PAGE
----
“Broken in”, the beautiful young man, with big blue eyes, round face and peachy skin, headed to Paris, where the brutish Highat was mercifully replaced by a charming French lady who had pity on him and took him in, one of many women to play a key role in the artist’s life. Adding literature and French to his cultural grab bag, Francis went to see the most important exhibition of his life: a Picasso. He was “stunned”. Might it be possible for him to become an artist? Might it be possible this clever, isolated, sensitive boy would find a way to express the tumult inside?
The way to becoming an artist wasn’t a straightforward one. It began with the Picasso show, but Bacon’s first commercial venture was in modern design, mainly thanks to a beautiful Irish woman, then the toast of Paris, designer Eileen Gray. Ambitious Francis, who’d now spent eighteen months in France learning the language and soaking in the liberated modern atmosphere, returned to London where he planned to open a showroom selling modern furniture, of his and others’ design. On the boat he met one of his first older men patrons, Edward Alden, who commented “he [Bacon] is only nineteen and has a most original mind, intensely modern and futurist in art”. They moved in together, with Alden indulging “the dear boy” with beautiful suits, and haircuts at Harrods. Aged twenty, he opened his showroom, with white rubber sheeting covering the windows, tubular furniture gracing the handmade rugs. His outsider cachet and passionate support for all things modern created significant ripples, but after several months the designer in him “went quiet”; nascent artistic longings stirred again. He began painting, according to his favourite cousin, Diane, “his mind seldom moved from the difficult facts of love, death, massacre and madness”.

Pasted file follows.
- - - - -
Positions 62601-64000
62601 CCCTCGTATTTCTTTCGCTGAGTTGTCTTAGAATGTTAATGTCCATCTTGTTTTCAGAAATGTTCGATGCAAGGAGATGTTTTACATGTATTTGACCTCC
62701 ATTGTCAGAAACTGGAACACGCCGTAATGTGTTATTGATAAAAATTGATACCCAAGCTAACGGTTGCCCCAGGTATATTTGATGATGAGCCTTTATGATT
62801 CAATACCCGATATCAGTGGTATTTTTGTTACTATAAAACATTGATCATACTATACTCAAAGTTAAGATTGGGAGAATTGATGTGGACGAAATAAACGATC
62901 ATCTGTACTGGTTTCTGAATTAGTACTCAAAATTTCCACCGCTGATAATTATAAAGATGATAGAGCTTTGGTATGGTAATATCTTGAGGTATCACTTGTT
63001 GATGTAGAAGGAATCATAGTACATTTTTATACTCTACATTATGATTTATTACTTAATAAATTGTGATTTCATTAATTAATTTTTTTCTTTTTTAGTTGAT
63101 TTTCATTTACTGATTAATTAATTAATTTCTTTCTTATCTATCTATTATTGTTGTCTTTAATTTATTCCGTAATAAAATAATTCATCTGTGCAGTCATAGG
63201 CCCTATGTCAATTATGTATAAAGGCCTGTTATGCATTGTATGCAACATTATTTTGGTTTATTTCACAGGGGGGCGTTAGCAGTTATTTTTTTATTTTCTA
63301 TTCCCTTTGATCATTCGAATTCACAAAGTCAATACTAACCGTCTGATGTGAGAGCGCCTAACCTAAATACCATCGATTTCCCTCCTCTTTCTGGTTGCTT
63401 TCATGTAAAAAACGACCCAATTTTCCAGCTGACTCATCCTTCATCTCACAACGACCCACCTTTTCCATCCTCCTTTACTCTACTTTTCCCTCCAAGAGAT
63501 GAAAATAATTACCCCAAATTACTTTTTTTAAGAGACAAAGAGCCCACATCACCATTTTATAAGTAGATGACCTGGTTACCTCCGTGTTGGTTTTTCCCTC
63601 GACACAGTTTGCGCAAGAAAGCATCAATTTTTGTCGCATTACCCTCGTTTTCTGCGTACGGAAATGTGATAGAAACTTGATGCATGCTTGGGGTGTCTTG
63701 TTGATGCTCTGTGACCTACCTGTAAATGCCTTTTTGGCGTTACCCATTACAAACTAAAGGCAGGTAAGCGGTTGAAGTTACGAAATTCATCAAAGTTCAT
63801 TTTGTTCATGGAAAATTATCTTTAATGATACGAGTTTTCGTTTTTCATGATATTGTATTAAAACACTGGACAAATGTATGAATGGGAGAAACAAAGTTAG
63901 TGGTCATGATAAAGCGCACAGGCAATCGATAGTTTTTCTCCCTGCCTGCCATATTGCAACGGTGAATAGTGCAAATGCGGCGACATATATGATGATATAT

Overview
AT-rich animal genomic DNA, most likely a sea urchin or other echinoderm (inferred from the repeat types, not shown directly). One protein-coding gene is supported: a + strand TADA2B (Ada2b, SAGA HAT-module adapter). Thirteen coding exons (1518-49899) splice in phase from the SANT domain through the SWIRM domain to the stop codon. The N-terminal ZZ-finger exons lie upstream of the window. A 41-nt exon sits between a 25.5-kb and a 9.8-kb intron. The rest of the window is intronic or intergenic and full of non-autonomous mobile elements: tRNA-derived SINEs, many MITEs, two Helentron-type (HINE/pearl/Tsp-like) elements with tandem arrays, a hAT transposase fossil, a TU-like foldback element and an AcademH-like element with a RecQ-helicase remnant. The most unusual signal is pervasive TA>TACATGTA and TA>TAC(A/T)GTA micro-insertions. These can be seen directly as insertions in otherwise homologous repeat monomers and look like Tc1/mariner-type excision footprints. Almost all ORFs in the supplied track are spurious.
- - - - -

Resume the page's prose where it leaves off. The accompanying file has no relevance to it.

In one of his last interviews, Bacon was queried on the darkness of his art, so unlike that of David Hockney. “Which is what?” he asked testily. Celebratory. Wholesome. “Well,” returned Bacon, “I would like to celebrate but then there comes into [the paintings] the neuroses of my century and the time I’ve lived in. I can’t ignore that. I don’t want to ignore that. It’s part of very existence.”
Painting, bringing to life this “part of very existence” was to be the hallmark of Francis Bacon’s work, and his philosophy, a “welling up of rage and despair against the falsity of convention”, a convention in which he had felt stifled, almost extinguished. Most of the British art world then was dominated by the upper classes, conventional and firmly non-European. Kenneth Clark, director of the National Gallery, said: “In 1920s England, people who had seen a Cézanne or a Renoir, even in reproduction, were few, and for the most part hostile.” Bacon on the other hand was devouring Nietzsche, “the profound crisis of nihilism”, the great questions of cruelty, despair and meaninglessness. Drawing room art was definitively not his cup of cocoa but he didn’t yet have the conviction or experience to express what he wanted to.